August 28, 2018

Here’s why you should reconsider asking job candidates about salary

 

“What’s your current salary?” It’s a question many of us get asked in our professional lives, and we may have answered without really thinking about it. However, employers enquiring about a candidate’s current salary can be incredibly problematic, perpetuating gender and minority pay gaps and disadvantaging those who take lower paid roles early in their careers. That’s why in some US states, the practice is banned.

Here’s why you should reconsider asking candidates about their current salary, as well as what you could do instead.

1) It preserves the gender pay gap

The gender pay gap in New Zealand stands at 9.4 per cent, with 80 per cent of that attributed to hard-to-measure factors such as unconscious bias, according to the Ministry for Women. If an employer finds out a candidate is on a lower than expected salary, they may then offer a lower salary than they otherwise would. And because women tend to be on lower salaries, this means asking for their current salary perpetuates the pay gap each time a woman changes jobs.

In a random sample of interviewees that have come from JacksonStone in the first half of 2018, we found that women’s current salary was on average 9.6 per cent lower than that of male candidates. This is why we don’t proactively disclose candidates’ current salary information to employers, because we want to ensure no one is unfairly disadvantaged.

Gender and ethnic diversity is negatively impacted when employers ask for current salary information, because women and ethnic minorities tend to be on lower salaries to begin with.
Gender and ethnic diversity is negatively impacted when employers ask for current salary information, because women and ethnic minorities tend to be on lower salaries to begin with.

2) It preserves ethnic pay gaps

An ethnic pay gap also exists. The New Zealand State Services Commission shows that in 2015 (the last year we have data), the pay gap stood at 11 per cent for Maori, 20.5 per cent for Pacific peoples, and 12.1 per cent for those with Asian backgrounds. Just as the problem compounds for female candidates, those of different ethnicities can also be negatively impacted if they disclose their current salaries.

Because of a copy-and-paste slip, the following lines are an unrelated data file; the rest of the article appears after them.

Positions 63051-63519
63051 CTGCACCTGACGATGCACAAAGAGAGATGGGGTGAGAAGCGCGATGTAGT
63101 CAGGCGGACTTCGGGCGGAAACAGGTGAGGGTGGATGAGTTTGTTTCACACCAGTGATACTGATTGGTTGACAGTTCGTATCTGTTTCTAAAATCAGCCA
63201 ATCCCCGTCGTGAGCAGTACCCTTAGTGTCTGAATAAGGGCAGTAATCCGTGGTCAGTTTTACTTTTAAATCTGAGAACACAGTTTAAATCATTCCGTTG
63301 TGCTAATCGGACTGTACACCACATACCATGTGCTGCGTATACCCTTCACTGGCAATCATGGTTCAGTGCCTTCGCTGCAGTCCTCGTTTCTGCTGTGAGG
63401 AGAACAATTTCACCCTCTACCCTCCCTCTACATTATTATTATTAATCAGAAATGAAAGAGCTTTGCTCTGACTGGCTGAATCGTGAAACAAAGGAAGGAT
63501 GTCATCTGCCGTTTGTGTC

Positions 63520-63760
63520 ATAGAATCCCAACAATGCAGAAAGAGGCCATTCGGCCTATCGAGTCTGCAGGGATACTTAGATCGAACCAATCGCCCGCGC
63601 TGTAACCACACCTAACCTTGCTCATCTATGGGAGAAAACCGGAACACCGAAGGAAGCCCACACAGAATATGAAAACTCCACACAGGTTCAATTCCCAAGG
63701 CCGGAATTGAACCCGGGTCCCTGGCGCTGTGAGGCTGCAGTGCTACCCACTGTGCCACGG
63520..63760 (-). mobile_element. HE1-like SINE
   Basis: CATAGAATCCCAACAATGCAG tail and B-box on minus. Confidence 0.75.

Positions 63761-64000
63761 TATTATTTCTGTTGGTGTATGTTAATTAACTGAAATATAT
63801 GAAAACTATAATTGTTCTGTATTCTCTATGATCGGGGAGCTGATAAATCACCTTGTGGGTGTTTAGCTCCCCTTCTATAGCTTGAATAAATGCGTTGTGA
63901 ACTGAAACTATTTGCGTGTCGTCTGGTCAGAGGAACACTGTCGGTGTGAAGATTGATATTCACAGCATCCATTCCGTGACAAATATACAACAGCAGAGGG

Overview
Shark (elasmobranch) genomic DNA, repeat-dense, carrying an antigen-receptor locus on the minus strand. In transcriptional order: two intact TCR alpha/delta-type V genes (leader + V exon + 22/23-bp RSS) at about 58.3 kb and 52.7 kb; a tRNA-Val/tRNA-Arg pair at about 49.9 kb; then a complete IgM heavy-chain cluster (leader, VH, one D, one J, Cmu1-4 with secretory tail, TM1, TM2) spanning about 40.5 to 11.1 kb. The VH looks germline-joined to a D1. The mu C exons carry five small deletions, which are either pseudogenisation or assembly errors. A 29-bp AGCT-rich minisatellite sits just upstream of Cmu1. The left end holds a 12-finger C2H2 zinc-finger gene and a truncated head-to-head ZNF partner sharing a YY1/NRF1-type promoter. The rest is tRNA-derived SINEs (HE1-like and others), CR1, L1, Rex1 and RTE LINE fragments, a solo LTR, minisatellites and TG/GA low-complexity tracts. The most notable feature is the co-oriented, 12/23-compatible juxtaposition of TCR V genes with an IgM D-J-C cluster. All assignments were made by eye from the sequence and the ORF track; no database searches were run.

3) Current salary is determined by a huge range of factors

Current salary changes depending on the industry you work in, what sector (public, private or not-for-profit), and where you are working. For example, the average salary in Wellington stands at $82,407, while for Canterbury it’s lower, at $74,050, Seek reports. This means that a candidate’s current salary is determined by a huge range of factors, not just their skills or job performance, and basing a new job offer on this would be unfair to the candidate.

It’s also the case that one low paid role early in a candidate’s career can negatively impact their future salary prospects long after they leave the job, if every subsequent employer also asks for current salary information.

4) You’ll get a better pool of candidates

Sometimes, asking for current salary can work the other way. Employers may automatically discount some candidates because their current salary is much higher than the business can afford to pay them in their new role. However, the candidate may be attracted to the company for a broad range of reasons – they may be moving from the private to the NFP sector, or there could be aspects such as flexible work or organisational culture that means the candidate is willing to accept a lower salary.

In addition, employers that can show their commitment to gender and ethnic diversity (not asking for current salary being part of that) will be able to attract many more candidates than those that have no such commitment.

What to do instead? Base salary on market worth

Instead of setting a salary according to the candidate’s previous salary, employers can look at what they think the role itself is worth. This should take into account skills and qualifications required, what type of experience is necessary, and whether there is a shortage of any of these traits in the job market.

However, market worth can be incredibly difficult to gauge. That’s where the executive recruitment experts at JacksonStone can help. We have years of experience helping companies recruit for the executive and C-suite level. We understand market worth for a huge range of sectors, and also have a strong commitment to gender and ethnic diversity. Contact the team today for recruitment help, and watch out for our whitepaper on gender pay equality, available soon!